Hey guys! This is my first thread as I'm new to the board. I'm Lloyd and you'll probably see my name around here for the next while. I would like to thank those in advance who help constructively criticize my essays!
In the past decade, millions around the world have been pulled out of poverty by economic growth, effective development aid, and sheer hard work due to education (Krishna 1). Today, there are still children in developing countries who are not getting enough academic education (Guttman 1). Poor health care stands in the way of students getting the education they need, as most families suffer in poverty and can't afford to buy medicine (Krishna 1). With education, the increased job opportunity expands, making medicine affordable. Education is imperative for success as learning and education are at the heart of all economic and social development. By learning, individuals are empowered with knowledge and skills to better their lives. A strong education background can beat poverty. Education in developing countries is the leading global concern as there are many barriers preventing students from getting the education they need.
We face a critical issue today: Children are not getting enough education. There are an alarming number of students in developing countries that are not attending school (Guttman 1). Lack of students in school means lack of economic and social prosperity. Education depends to a large extent on ensuring that children, youth, and adults benefit from good quality learning opportunities that allow them a better future. Education is a fundamental skill we must have in our daily lives in order to be successful and to overcome poverty. In 2000, United Nations started "Educational For All". "EFA's agenda consists of binding universal primary education, early childhood education, superior lifelong learning, and literacy (Guttman 49)." This agenda is very important to ensuring full enjoyment of the human right to education and achieving sustainable and fair development. Lourdes de Vera-Mateo, a UNICEF official, reported that "82 percent of children who abandoned their schooling said they cannot afford to buy lunch for cited lack of money for class contributions (Llanesca 1)." With the poverty issue so large it interferes with education, we are responsible to make sure all the students have the supplies needed to go attend school. All cash investments put in now will eventually profit in the future, as educated students will now be able to contribute to society with their academic skills. Universal education has been on the global agenda since the 1948 Declaration of Human Rights proclaimed free and compulsory education to be a basic human right (Bloom 1). Why aren't any governments doing anything about it? The reason is because they have not seen detailed documents on the globally transformative effects that would follow from educating their citizens with the equivalent of today's primary and secondary education (Bloom 2). A major preventative factor in seeing improved reports of effects of education in youth is due to the expensive and mismanaged healthcare system in many countries.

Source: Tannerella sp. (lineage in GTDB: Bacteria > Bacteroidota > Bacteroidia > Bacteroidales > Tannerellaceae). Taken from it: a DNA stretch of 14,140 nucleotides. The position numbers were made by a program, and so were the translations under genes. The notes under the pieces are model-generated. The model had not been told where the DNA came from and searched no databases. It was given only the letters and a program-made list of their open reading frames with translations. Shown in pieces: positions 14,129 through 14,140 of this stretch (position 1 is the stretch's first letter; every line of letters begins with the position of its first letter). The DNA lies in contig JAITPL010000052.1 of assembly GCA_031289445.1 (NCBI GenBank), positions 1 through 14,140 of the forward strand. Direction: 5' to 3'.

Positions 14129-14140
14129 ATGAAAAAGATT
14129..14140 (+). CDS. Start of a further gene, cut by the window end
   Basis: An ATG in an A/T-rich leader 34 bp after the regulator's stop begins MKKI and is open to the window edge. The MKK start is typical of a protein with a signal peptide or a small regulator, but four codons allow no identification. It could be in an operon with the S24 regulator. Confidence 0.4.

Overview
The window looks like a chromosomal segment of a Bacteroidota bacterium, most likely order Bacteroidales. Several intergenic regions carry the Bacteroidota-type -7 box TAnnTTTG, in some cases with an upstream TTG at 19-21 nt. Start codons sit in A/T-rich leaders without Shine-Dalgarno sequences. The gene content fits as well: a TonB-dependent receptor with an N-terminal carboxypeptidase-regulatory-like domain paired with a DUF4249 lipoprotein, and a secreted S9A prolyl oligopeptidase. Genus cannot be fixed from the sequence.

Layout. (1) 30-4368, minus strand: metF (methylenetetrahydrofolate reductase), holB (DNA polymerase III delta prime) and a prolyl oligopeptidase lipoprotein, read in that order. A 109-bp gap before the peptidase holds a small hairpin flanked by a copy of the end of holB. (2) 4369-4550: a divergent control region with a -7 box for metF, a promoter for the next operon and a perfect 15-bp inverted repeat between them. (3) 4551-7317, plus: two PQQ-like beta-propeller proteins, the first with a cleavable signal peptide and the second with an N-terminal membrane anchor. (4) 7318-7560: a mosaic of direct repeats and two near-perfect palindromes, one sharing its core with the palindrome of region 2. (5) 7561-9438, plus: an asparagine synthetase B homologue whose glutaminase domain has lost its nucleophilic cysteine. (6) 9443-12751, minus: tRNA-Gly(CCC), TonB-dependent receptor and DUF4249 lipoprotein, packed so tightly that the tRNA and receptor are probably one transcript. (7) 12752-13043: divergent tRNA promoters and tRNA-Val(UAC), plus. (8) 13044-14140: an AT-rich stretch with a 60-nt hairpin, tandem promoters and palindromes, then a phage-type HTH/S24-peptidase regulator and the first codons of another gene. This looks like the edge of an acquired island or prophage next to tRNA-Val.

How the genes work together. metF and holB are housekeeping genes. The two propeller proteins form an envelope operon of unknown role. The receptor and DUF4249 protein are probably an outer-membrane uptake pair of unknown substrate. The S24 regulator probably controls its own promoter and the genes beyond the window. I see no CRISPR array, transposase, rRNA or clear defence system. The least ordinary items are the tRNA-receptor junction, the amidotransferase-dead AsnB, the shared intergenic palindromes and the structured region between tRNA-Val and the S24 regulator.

If affordable healthcare is covered, the increased learning and student population rate will result in a strong economy and prosperous society. Healthcare is arguably the principal barrier in developing countries. The healthcare system is poorly run and can make families go bankrupt due to its high cost. "I found that health and healthcare expenses are the leading cause for people's reversal of fortune." (Krishna 1) Krishna goes on to explain that
In the company of newly poor households in 20 villages of western Kenya, 73 percent referred ill health and high medical costs as the most important cause of their economic deadline. In 36 villages of Gujarat, 88 percent of people who fell into poverty blamed their fortune on health care. 67 percent of recently impoverished people in Peru blamed ill health, inaccessible medical facilities, and high healthcare costs. One major illness in China typically reduces family income by 16 percent...(Krishna 5)